Sam Desborough explains why he was gripped by Jilted Generation, and why he thinks it should be required reading for fellow students
The blurb for Jilted Generation describes it as a work of ‘irresistible polemical energy’ and this proves to be a most apt summary of Ed Howker and Shiv Malik’s writing.
Grabbing the reader by the collar, they demand you look at how the ‘Baby Boomer’ generation has pulled the ladder up from behind them in the struggle for future security and prosperity, and saddled the following generation with the responsibility to clean up any of the mess left behind.
The issue of housing is launched into right from the start, and they show how important this is to consider from an intergenerational perspective.
Howker and Malik particularly attack the suggestion of the chairman of the National Landlords Association that renting provides a flexibility of property ownership that is desirable for the younger generation; and a strong case is put against the trend of ‘buy to let’ investors.
An extraordinary statistic is quoted from economist Martin Weale that the younger generation will be paying the older population £1,300,000,000 (one trillion, three hundred million) in profit from housing. Rather than serving society through housing provision, new housing development becomes skewed in favour of the older generation, suiting their desire for profit rather than the needs of the younger generation to have space for a family.
Further to this, an interesting link is made between violence committed by young men living at home and the lack of responsibility to provide their own accommodation.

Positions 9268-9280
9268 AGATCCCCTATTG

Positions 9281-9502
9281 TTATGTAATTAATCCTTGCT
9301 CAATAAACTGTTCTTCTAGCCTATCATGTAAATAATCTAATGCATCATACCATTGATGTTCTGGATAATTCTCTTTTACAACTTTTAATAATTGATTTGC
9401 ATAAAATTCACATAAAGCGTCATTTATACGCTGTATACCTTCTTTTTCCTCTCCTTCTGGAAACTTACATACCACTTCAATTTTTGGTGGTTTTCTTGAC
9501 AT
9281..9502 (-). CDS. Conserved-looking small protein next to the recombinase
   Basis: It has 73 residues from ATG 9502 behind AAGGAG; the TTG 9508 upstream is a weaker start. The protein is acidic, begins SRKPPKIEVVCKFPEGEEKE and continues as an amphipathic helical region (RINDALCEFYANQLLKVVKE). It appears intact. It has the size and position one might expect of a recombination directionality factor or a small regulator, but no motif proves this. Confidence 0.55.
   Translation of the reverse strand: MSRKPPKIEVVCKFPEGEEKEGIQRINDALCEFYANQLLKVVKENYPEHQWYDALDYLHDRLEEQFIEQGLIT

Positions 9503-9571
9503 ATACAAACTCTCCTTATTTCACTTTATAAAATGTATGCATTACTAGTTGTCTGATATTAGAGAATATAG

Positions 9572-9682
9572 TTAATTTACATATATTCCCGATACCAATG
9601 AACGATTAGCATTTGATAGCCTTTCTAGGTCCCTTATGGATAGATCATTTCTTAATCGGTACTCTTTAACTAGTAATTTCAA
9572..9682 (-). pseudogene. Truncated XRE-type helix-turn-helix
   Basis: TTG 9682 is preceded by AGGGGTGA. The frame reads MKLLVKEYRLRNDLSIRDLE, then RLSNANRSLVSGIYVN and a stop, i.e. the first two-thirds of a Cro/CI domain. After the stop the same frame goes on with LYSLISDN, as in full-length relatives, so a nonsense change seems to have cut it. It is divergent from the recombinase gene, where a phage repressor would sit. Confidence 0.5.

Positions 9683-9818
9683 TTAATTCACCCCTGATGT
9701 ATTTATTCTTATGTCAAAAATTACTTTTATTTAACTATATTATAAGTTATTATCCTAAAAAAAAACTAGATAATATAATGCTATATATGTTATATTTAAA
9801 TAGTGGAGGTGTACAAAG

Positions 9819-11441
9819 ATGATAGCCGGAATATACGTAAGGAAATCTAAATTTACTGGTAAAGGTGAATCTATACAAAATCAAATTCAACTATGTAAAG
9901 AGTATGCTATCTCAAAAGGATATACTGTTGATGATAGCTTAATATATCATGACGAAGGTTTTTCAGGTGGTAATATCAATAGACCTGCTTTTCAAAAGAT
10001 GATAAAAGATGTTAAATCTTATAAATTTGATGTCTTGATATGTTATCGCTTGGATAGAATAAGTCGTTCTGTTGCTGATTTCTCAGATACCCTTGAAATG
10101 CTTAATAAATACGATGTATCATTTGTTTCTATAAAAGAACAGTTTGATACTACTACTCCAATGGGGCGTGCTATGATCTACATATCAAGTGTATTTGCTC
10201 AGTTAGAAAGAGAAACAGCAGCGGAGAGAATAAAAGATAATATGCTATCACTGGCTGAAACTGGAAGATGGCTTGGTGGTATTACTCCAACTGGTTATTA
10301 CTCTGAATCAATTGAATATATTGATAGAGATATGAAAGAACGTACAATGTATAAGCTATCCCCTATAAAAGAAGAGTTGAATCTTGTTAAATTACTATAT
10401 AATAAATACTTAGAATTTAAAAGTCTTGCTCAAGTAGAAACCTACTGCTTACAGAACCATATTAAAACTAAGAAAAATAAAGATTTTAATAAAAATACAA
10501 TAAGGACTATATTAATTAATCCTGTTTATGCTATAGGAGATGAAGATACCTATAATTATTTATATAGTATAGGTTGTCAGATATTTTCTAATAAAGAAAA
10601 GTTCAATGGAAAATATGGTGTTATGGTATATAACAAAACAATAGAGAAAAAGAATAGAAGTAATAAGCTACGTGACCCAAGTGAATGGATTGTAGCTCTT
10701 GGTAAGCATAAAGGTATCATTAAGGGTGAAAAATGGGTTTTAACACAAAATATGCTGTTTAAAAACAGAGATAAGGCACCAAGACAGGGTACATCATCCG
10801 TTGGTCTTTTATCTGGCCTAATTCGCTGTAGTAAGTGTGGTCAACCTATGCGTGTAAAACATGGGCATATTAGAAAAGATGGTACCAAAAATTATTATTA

Globalised job market
As the focus turns to jobs, Jilted Generation challenges the idea that the younger generation are always poorer and must wait until they are considerably older to improve their financial situation.
Furthermore, although globalisation poses the real challenge for the younger generation by destabilising the jobs market and driving down wages, an extremely important point is made that the younger generation – the first generation to pay higher education fees – is largely taking the brunt of the changes in the employment market.
Individualism vs communal interests
Howker and Malik then further develop a convincing case that during the 1960s and 1970s, a paradigm shift took place in societal attitudes towards social independence and individualism.
As a result, the ‘Baby Boomers’ became the first generation to consider their individual rights ahead of the benefits of wider society, leading Howker and Malik to conclude that ‘for the past three decades, every sinew of government has been strained towards the empowerment of individuals and their short term satisfaction’.
Despite being such a strong statement, it is supported with sound historical understanding. With housing costs leaving the average age of first time buyers at an almost elderly 37 (unless they have financial help from relatives), and young people being shackled with heavy debts to cover the lack of foresight of the older generation, it is difficult to disagree with them.
As each generation naturally has its own hurdles to clear, Jilted Generation could be branded as a long whinge from one generation to another, but its message crucially highlights how government policies can no longer be allowed to disregard the interests of the younger and future generations in favour of short-term gains.
For a book concerning mortgages, pensions and post-war economic history, Jilted Generation is a gripping read and succeeds in stirring feelings of indignation and real concern for prospects for housing and jobs for my generation. It is an engaging introduction to very complex issues, and I can thoroughly recommend it – particularly to those of university age.